It seems with the hundreds of more television networks we have on top of the millions of web sites, the fewer truly noteworthy TV moments we have. I don’t mean manufactured fights on “The View” or a Super Bowl wardrobe malfunction. I mean a fresh, human moment, where you think, “Hey, look at that. This is nice. This is good.”
Such a moment happened Thursday night on, of all places, “Late Night with David Letterman.” In some 25 years of watching David Letterman, — 20 of them wondering why he grows more bitter and cold with each passing year of enormous professional success — I finally glimpsed his humanity.
Dave hosted rescued Chilean miner Edison Pena, a down-to-earth (pun unintended), unselfconscious, poetic, unironically clever fellow who charmed Letterman with the retelling of the miners’ ordeal and fortitude. He stopped by Letterman’s show en route to running the New York City Marathon. Pena, speaking through a lively translator, was utterly engaging, explaining in one moment how he was too uncomfortable at one point in the mine to relieve himself, in another telling what he had done to overcome the mine.
And then, Pena gave an impromptu performance of Elvis’ “Suspicious Minds” (you know, “We’re caught in a trap …”) Did Pena even realize he was in the same studio where Elvis first performed on American TV? What a moment!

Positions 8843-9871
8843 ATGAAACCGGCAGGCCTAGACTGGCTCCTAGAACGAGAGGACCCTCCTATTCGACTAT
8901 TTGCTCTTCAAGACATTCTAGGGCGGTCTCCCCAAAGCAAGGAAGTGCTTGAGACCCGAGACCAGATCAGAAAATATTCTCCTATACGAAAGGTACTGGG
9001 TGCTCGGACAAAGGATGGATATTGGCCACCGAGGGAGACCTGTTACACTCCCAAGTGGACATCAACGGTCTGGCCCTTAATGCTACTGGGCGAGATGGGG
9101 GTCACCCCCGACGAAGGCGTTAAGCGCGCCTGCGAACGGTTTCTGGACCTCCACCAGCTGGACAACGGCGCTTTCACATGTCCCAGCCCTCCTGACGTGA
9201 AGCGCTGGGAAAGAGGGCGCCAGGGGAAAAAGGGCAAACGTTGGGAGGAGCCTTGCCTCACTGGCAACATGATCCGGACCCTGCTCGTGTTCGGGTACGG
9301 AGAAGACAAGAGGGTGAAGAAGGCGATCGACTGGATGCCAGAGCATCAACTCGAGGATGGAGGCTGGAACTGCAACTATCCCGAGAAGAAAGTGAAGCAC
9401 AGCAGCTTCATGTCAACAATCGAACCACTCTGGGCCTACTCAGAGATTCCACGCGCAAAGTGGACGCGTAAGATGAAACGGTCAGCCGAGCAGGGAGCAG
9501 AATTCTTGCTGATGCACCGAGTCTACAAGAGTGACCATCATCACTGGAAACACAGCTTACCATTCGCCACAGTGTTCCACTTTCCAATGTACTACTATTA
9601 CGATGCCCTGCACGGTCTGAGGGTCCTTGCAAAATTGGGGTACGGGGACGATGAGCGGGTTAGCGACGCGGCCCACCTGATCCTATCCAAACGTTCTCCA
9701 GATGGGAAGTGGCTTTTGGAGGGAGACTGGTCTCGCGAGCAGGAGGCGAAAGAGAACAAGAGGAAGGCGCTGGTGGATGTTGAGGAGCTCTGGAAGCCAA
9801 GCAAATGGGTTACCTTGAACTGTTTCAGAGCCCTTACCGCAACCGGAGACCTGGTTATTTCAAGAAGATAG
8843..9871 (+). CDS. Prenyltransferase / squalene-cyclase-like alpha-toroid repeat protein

And Letterman, the sarcastic, prickly host who can’t hide his contempt for some of his celebrity guests, was wholly enchanted. He reached across his desk to hug Pena — a full-body, real-love hug. Moment!
While Pena may have a moment or two of celebrity, he doesn’t seem interested in extending it beyond that. He says there will be no trapped-in-the-mine book (this may have been unclear in translation, I assume he spoke only for himself). He said he didn’t expect to be in New York again.
Letterman’s only regret is probably that he followed Pena’s appearance with Tracy Morgan, who proceeded to make crude, unfunny jokes about the mine story, apparently having missed Pena’s segment, or having dismissed the sweetness of it. Letterman commented at one point, to no avail, that Morgan’s bit wasn’t exactly “in keeping with the spirit of evening.”
Thanks, Letterman and Edison, for a classy conversation. And Dave, why not invite more guests whom you actually like and admire? As we see here, relatively unknown people can be very interesting, and famous ones can be boring. It’s far more engaging television than watching you bristle and fake-laugh at young comedy actors and starlets and insult talented actresses who’ve probably done you no wrong.